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Publish Date: 20 May 2019
The First Global Planning Meeting for the UN Decade of Ocean Science for Sustainable Development 2021-2030 has set the stage for wide-ranging action and partnerships to strengthen scientific knowledge and innovation, increase resilience against marine and coastal hazards and reverse the decline in the health of the ocean.
Publish Date: 8 February 2019
WMO hosted a meeting of UN Oceans, as part of a week of ocean related events to focus attention on ocean science, observations and safety. UN-Oceans is the UN inter-agency coordination mechanism for ocean matters .
Publish Date: 13 December 2016
A World Meteorological Organization expert committee has established a new world record significant wave height of 19 meters (62.3 feet) measured by a buoy in the North Atlantic. The wave was recorded by an automated buoy at 0600 UTC on 4 February 2013 in the North Atlantic ocean between Iceland and the United Kingdom (approximately 59° N, 11° W). It followed the passage of a very strong cold front, which produced winds of up to 43.8 knots (50.4 miles per hour) over the area.
Publish Date: 1 March 2017
A World Meteorological Organization committee of experts has announced new records for the highest temperatures recorded in the Antarctic Region as part of continuing efforts to expand a database of extreme weather and climate conditions throughout the world. Knowledge and verification of such extremes is important in the study of weather patterns, naturally occurring climate variability and human-induced climate change at global and regional scales.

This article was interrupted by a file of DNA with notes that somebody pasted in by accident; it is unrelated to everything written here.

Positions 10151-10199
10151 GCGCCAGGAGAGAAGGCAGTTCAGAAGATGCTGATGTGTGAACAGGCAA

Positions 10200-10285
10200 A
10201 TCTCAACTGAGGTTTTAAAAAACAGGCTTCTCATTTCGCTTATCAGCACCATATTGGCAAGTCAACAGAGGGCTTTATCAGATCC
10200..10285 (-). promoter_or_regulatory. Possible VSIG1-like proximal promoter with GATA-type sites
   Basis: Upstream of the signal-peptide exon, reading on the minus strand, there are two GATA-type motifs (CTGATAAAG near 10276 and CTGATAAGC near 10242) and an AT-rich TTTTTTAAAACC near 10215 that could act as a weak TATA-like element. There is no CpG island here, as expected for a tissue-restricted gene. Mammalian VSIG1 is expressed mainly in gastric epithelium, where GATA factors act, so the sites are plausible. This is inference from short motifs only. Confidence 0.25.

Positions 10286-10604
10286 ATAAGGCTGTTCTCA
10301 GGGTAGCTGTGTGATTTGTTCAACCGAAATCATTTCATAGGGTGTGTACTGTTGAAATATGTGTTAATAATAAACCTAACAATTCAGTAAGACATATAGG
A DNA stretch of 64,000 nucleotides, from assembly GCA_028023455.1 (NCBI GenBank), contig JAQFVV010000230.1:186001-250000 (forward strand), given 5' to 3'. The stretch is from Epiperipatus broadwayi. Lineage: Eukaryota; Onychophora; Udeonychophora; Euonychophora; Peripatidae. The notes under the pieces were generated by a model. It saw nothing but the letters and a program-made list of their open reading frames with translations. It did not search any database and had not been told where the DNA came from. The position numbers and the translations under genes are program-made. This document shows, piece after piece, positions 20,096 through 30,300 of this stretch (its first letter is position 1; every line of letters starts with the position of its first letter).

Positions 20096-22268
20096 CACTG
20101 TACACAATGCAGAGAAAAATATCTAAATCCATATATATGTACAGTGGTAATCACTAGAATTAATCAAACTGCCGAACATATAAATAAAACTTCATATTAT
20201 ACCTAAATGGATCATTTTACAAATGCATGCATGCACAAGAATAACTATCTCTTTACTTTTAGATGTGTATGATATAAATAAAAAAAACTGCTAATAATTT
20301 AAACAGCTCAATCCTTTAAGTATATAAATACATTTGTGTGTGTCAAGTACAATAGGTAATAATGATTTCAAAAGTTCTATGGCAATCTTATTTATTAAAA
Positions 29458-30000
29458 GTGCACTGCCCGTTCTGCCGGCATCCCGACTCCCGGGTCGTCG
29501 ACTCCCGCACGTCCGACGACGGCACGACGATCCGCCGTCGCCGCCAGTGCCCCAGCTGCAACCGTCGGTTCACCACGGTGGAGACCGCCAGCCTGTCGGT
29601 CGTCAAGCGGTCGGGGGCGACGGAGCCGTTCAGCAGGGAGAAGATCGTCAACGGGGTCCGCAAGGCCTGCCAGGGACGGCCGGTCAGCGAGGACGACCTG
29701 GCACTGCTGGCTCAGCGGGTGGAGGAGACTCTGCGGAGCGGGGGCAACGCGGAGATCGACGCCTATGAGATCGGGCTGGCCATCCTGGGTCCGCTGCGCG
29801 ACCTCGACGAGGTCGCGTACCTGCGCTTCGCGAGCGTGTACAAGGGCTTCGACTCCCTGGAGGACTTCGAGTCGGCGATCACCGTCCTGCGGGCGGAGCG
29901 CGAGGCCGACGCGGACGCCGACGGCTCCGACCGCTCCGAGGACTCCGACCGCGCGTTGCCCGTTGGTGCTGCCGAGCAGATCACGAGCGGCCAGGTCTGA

Publish Date: 22 March 2017
The World Meteorological Organization (WMO) has released its new, long-awaited, digitized International Cloud Atlas – the global reference for observing and identifying clouds, which are an essential part of weather, the climate system and the water cycle. It was released for World Meteorological Day on 23rd March.
Publish Date: 15 May 2017
A concerted international campaign to improve predictions of weather, climate and ice conditions in the Arctic and Antarctic has been launched to minimize the environmental risks and maximize the opportunities associated with rapid climate change in polar regions and to close the current gaps in polar forecasting capacity. The Year of Polar Prediction takes place from mid-2017 to mid-2019 in order to cover an entire year in both the Arctic and Antarctic and involves the World Meteorological Organization (WMO), Germany’s Alfred Wegener Institute (AWI) and a wide array of partners around the...
Publish Date: 6 July 2017
Conference puts spotlight on interactions between global warming, associated sea level rise, coastal impacts and options for adaptation New York, 6 July 2017 – The consequences of climate change for sea level rise will be in the spotlight at a major international research conference which will seek to assess past, present and future regional sea-level change and its impacts on coastal communities.